Metaphors: The evolutionary journey from bidirectionality to unidirectionality

David Gil*, Yeshayahu Shen

*Corresponding author for this work

Research output: Contribution to journalArticlepeer-review


Metaphors, a ubiquitous feature of human language, reflect mappings from one conceptual domain onto another. Although founded on bidirectional relations of similarity, their linguistic expression is typically unidirectional, governed by conceptual hierarchies pertaining to abstractness, animacy and prototypicality. The unidirectional nature of metaphors is a product of various asymmetries characteristic of grammatical structure, in particular, those related to thematic role assignment. This paper argues that contemporary metaphor unidirectionality is the outcome of an evolutionary journey whose origin lies in an earlier bidirectionality. Invoking the Complexity Covariance Hypothesis governing the correlation of linguistic and socio-political complexity, the Evolutionary Inference Principle suggests that simpler linguistic structures are evolutionarily prior to more complex ones, and accordingly that bidirectional metaphors evolved at an earlier stage than unidirectional ones. This paper presents the results of an experiment comparing the degree of metaphor unidirectionality in two languages: Hebrew and Abui (spoken by some 16 000 people on the island of Alor in Indonesia). The results of the experiment show that metaphor unidirectionality is significantly higher in Hebrew than in Abui. Whereas Hebrew is a national language, Abui is a regional language of relatively low socio-political complexity. In accordance with the Evolutionary Inference Principle, the lower degree of metaphor unidirectionality of Abui may accordingly be reconstructed to an earlier stage in the evolution of language. The evolutionary journey from bidirectionality to unidirectionality in metaphors argued for here may be viewed as part of a larger package, whereby the development of grammatical complexity in various domains is driven by the incremental increases in socio-political complexity that characterize the course of human prehistory. This article is part of the theme issue 'Reconstructing prehistoric languages'.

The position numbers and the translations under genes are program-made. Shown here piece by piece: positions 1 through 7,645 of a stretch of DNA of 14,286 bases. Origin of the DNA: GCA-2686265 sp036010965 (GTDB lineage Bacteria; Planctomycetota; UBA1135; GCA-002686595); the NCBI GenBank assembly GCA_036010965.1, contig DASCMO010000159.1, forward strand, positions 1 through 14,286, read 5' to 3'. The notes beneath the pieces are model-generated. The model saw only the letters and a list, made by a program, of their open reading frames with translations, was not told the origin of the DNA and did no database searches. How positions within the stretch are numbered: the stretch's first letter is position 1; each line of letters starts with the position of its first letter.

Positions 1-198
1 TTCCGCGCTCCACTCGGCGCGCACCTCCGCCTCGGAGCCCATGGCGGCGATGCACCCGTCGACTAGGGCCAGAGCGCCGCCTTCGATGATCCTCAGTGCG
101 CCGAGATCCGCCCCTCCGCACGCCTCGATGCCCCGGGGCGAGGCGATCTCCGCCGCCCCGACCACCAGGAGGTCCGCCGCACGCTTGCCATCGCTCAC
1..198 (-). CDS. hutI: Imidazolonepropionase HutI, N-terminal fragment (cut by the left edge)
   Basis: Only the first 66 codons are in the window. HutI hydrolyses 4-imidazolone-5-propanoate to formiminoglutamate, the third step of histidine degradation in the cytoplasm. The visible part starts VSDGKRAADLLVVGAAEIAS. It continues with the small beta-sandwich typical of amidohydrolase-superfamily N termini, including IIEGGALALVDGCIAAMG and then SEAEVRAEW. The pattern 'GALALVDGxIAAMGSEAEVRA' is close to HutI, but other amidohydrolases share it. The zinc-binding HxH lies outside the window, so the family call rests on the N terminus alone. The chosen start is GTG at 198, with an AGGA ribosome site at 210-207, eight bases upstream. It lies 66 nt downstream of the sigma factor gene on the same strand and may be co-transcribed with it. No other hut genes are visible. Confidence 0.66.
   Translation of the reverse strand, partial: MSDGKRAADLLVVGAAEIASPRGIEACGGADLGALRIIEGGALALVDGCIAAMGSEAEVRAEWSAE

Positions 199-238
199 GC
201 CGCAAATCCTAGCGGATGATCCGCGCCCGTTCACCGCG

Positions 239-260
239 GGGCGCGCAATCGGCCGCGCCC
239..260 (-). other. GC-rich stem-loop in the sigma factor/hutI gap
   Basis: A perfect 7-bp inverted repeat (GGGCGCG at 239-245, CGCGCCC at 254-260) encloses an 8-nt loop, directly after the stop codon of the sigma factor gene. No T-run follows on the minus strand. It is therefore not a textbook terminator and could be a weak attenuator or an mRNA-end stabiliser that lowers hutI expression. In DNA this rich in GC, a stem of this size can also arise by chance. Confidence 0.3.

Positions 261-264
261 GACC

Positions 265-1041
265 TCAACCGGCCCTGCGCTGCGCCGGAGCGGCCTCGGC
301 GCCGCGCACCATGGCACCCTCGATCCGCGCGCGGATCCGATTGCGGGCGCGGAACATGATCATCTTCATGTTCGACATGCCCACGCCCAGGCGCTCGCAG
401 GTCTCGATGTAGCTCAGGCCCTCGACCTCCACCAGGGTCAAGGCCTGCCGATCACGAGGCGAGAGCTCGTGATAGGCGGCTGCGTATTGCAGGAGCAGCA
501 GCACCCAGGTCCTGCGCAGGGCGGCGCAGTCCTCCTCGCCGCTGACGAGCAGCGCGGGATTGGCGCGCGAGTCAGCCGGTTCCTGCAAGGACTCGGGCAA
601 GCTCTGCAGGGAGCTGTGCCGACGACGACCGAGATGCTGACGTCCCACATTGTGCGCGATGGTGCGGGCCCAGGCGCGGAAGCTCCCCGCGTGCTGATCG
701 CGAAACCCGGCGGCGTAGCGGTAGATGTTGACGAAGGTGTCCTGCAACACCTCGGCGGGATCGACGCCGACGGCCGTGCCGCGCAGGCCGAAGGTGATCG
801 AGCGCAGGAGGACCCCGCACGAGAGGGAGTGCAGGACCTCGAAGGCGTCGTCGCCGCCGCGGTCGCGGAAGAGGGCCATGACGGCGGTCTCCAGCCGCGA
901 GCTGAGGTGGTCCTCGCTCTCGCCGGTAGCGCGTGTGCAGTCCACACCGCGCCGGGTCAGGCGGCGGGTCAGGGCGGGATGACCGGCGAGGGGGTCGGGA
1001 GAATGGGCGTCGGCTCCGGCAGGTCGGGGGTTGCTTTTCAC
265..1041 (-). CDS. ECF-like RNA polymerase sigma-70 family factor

Original languageEnglish
Article number20200193
JournalPhilosophical Transactions of the Royal Society B: Biological Sciences
Issue number1824
StatePublished - 10 May 2021


  • evolution
  • grammatical asymmetry
  • grammatical complexity
  • metaphor
  • metaphor directionality
  • polity complexity


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